Kelly has regrets, too. He starts with the concert scandal that dogged his final years. He says he wished he had had a better grasp of how the deals worked (critics would say he knew exactly how the shady deals worked) and “more definition” of how such deals were supposed to happen.
And then there’s the Mary Thibeault estate. Kelly’s placid demeanor stirs and he cuts off the question. “Again, when you’re focused on the job, the personal things will often get under the table. Certainly the timeliness is one that I could have done better,” he says.
The Coast accused Kelly of improperly transferring money from Thibeault’s account to his. He sticks to the line he’s long toed: it’s a legal matter and he has never been accused of wrong-doing by the police or any other agency. “The process is complete. The courts signed off on it and it is done with,” he says. “I’m sure if there was [wrong-doing], then it would not be complete. The issue is a matter of law.”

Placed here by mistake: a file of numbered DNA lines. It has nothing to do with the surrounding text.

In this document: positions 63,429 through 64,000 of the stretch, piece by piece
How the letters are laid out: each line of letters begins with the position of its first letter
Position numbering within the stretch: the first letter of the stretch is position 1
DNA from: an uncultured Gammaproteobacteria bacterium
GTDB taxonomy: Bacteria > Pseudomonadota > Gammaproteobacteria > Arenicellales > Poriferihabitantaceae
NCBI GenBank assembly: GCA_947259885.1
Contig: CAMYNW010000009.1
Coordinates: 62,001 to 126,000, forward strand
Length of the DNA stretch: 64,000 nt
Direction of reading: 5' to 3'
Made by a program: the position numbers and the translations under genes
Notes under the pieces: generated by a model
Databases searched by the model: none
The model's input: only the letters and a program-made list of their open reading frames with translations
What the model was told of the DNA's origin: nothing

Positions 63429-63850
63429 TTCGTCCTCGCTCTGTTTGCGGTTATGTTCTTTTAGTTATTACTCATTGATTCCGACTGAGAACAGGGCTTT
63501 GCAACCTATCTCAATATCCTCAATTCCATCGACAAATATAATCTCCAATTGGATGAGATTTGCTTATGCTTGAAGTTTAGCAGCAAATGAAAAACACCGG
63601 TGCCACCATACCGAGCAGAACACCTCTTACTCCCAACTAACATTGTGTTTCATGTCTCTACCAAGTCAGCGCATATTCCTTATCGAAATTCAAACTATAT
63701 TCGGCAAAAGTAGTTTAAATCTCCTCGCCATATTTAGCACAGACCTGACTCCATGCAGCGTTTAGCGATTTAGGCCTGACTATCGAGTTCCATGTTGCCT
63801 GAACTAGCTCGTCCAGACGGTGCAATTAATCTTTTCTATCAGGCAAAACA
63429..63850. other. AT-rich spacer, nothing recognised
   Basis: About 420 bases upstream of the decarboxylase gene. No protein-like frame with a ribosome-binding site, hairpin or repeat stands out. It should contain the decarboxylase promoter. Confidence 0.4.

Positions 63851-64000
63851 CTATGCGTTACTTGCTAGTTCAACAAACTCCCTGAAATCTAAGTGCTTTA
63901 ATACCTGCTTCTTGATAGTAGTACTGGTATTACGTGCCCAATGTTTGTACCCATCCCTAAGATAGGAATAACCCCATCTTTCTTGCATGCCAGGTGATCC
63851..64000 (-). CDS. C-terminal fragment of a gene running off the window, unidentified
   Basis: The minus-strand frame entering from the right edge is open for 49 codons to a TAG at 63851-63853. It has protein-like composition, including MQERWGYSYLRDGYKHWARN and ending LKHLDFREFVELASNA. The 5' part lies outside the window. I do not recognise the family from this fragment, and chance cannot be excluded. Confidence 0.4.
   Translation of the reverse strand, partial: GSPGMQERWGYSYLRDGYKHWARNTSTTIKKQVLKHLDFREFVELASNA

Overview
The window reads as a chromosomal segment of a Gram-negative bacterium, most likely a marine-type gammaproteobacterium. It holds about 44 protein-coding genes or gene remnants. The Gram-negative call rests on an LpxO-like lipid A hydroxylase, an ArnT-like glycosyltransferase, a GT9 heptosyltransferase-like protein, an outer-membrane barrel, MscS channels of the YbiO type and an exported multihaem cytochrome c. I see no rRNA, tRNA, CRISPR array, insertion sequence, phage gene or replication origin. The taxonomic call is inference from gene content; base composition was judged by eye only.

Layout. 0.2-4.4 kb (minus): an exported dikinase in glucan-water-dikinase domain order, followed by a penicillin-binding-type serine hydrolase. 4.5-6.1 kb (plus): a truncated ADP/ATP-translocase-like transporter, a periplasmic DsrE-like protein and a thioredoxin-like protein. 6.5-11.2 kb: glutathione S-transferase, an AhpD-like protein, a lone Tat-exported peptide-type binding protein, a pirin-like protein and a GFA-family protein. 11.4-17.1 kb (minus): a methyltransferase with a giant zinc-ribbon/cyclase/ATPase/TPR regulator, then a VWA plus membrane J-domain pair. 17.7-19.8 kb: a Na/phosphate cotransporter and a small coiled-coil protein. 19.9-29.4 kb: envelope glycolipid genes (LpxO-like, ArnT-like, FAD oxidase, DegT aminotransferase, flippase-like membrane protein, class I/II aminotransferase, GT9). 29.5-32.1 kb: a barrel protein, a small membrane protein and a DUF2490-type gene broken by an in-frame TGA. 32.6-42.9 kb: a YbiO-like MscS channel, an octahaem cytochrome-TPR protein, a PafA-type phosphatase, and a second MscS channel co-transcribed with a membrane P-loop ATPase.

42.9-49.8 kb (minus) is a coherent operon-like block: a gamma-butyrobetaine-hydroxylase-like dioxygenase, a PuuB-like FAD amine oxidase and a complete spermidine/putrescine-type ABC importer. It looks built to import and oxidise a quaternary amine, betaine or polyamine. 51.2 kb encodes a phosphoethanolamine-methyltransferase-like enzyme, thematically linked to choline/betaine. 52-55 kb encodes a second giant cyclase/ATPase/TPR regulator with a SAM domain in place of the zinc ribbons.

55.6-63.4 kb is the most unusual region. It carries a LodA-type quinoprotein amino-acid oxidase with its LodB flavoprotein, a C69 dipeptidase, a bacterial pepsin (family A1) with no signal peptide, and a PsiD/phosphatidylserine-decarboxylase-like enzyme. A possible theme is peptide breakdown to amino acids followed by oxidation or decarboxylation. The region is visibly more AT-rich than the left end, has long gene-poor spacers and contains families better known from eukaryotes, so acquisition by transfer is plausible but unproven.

Kelly warns new politicians. “It’s not for the faint of heart. It’s not for those who like their personal space. You become very public. Your actions are watched and your commentary is analyzed,” he says, “and that should be the way. Anything you say or do in the public forum … in which you serve, it is there for the public.”
It’s a price worth paying, Kelly argues. “I think anybody who has the desire to improve the quality of life and the collective community should strive to serve.”
He just hasn’t decided how his future service will unfold.